Al Gore won a Nobel Prize and was profiled in an Oscar-winning documentary for his work calling attention to global warming, which he called the “An Inconvenient Truth” confronting the world.
Jonathan Foley says there is another – maybe bigger – problem facing the planet: A world population predicted to increase from about 6.8 billion people at present to about 9 billion in 2050, and widespread pollution and over-use of water from the agriculture systems that feed us all.
Foley, the director of the University of Minnesota’s Institute on the Environment, calls that impending collision between population and pollution “The Other Inconvenient Truth.” He has been writing about it, and speaking widely about it. He had a rapt audience when he talked about the conflict at a recent conference on agriculture and water quality sponsored by the Izaak Walton League and the Freshwater Society.
Jonathan Foley at Izaak Walton League-
The Freshwater Society interviewed Foley about the converging demographic and environmental forces. The transcript of that interview, edited for clarity and brevity, follows:
At its core, what is the “Other Inconvenient Truth” that you have been urging people to take seriously?
At its core, we have to feed 9 billion people sometime in the middle of the century, and we have to do that without compromising the environment. But, even today, agriculture is already compromising some aspects of the environment in pretty serious ways, and when you add them all together they become a major global issue. So we have to simultaneously feed the world and also reduce our environmental harm.
What are the demographic, economic and social changes you expect? Do you see any likelihood that an improved standard of living and decreased infant mortality will influence parents to have fewer children?
Despite the fact that people’s behavior as to how many children they have per family is changing and lowering all the time, we still have about 2 billion people who are under the age of 15. So we have a lot of population growth left to happen. That’s one big force, but also economic growth. The world’s economy — despite what we’re seeing today — is growing, on average, around the world. And people’s diets and consumption patterns are changing accordingly, becoming more like middle-class Europeans and Americans, which means more food, more meat.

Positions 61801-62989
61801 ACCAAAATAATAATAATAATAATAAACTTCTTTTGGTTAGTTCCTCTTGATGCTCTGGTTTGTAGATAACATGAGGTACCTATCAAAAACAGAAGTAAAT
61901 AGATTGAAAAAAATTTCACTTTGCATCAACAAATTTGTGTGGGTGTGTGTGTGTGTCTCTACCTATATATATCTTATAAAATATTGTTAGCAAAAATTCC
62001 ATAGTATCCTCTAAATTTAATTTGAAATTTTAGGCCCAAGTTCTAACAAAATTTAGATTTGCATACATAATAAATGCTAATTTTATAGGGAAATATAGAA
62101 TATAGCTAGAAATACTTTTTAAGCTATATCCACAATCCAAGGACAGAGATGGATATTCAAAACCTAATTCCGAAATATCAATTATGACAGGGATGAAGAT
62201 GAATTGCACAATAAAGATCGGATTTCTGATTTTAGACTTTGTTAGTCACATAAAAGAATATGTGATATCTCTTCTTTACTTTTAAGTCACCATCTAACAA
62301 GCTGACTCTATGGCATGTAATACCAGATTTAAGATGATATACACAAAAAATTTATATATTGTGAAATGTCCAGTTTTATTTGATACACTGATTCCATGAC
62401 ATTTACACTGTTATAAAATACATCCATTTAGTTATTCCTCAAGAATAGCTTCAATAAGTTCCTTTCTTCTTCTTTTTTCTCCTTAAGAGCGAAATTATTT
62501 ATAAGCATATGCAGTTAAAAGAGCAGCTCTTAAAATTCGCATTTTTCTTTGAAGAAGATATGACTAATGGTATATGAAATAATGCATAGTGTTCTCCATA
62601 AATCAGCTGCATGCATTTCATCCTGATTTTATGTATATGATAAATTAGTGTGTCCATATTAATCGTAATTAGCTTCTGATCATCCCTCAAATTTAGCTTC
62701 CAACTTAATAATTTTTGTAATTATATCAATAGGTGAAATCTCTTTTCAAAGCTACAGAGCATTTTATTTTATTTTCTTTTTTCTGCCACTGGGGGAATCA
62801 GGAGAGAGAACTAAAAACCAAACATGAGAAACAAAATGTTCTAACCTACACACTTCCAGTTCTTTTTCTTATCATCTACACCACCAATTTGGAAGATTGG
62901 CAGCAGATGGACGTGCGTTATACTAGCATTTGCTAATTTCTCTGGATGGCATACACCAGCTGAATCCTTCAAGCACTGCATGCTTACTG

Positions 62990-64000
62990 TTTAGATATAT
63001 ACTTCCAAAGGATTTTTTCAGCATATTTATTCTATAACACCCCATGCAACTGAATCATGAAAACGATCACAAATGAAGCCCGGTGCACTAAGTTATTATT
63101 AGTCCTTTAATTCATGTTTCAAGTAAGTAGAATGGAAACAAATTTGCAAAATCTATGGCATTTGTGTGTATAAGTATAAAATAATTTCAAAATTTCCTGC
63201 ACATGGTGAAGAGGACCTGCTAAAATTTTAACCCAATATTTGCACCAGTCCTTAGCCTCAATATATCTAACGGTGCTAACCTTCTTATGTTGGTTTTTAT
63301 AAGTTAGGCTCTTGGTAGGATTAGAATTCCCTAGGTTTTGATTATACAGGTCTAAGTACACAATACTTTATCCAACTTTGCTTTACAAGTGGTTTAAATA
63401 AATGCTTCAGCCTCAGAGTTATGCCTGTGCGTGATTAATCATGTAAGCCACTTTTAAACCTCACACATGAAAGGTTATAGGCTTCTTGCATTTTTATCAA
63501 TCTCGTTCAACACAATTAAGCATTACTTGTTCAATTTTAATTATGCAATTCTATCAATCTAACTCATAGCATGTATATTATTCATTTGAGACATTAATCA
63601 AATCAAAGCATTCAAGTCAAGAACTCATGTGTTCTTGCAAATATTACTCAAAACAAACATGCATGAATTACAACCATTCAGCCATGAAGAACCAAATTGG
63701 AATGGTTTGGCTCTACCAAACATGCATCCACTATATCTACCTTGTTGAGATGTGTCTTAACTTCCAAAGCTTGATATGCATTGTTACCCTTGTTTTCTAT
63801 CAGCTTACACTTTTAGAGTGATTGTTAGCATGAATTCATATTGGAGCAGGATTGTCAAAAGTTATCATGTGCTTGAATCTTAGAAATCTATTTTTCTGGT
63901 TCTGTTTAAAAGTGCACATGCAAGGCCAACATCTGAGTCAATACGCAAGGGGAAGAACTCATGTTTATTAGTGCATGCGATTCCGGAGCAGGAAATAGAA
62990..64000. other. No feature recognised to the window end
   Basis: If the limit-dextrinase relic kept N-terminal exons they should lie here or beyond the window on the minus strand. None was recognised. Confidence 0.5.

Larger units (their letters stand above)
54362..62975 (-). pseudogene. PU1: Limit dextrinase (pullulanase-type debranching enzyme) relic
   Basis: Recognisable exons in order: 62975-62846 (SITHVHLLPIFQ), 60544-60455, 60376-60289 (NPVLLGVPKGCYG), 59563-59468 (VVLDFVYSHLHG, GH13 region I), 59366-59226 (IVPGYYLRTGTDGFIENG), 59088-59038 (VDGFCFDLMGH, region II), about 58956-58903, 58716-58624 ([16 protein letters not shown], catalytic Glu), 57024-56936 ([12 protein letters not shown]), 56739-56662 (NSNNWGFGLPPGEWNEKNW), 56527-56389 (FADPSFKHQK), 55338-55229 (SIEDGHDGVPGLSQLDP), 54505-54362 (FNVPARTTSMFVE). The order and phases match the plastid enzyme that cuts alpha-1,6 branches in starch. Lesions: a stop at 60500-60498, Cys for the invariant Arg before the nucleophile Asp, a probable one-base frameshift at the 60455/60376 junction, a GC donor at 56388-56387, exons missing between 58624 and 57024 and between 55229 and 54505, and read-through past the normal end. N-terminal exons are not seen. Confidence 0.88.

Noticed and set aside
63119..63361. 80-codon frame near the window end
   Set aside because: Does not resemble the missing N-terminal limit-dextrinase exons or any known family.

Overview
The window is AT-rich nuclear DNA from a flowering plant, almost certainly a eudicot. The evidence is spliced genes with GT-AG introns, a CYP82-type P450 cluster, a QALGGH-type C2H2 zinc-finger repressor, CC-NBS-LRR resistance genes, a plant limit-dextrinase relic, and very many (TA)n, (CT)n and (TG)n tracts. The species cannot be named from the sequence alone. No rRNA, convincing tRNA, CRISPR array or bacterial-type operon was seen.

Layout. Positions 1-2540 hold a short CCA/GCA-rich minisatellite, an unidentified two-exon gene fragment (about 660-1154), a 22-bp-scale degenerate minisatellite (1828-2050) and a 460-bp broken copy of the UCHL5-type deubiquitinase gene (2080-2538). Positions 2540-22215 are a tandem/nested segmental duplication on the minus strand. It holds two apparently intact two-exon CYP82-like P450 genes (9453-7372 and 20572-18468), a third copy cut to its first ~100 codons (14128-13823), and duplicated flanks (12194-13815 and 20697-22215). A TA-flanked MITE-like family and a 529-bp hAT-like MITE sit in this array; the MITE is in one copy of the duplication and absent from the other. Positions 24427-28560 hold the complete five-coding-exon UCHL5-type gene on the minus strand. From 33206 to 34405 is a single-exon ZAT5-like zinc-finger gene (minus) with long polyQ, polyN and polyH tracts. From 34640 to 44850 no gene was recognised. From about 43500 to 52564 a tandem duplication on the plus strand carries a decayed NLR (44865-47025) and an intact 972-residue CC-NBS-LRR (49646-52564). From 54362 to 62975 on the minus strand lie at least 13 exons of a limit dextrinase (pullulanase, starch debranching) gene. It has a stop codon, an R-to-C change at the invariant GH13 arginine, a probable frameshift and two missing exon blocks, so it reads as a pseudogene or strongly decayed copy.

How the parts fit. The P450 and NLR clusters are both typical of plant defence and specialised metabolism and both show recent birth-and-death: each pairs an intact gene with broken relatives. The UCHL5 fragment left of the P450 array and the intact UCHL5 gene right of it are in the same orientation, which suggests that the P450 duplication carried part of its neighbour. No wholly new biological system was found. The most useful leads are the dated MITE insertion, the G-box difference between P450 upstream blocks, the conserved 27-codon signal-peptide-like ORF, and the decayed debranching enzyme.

You’re saying – are you not? – that the world has to simultaneously double food production in the next 40 or 50 years and, at the same time, figure out how to do that in a way that produces less pollution than agriculture already produces and uses less water?
Yes. That is exactly what I’m saying, but with a caveat, too, that we will double food demand at least in the coming years if everything grows the way they’re growing now in terms of population and diets. That doesn’t have to be the case. We can change those, and maybe we should, especially diet. But, at the same time, whatever happens, we also have to dramatically reduce the use of water, kind of the crop-per-drop. We have to produce more with less water, we have to produce more with less pollution, we have to produce more efficiently.
In one of your presentations, you describe agriculture as the biggest source of pollution worldwide and the source of one-third of the greenhouse gases produced every year. Elaborate on that, please.
If you look at all of the greenhouse gases we worry about — carbon dioxide, methane and nitrous oxide — and you look at it by economic sector, it turns out that agriculture and land use taken together are about one-third of that. It’s bigger than all of electricity, bigger than all the transportation and so on. But it’s not always where we think it’s from. It’s mostly from tropical deforestation, not Minnesota farming. It’s mostly from rice paddies and some livestock, and some of it’s from over-fertilizing fields that get too wet and the nitrogen in the soil turns into nitrous oxide. It’s a big issue, but one we can work on.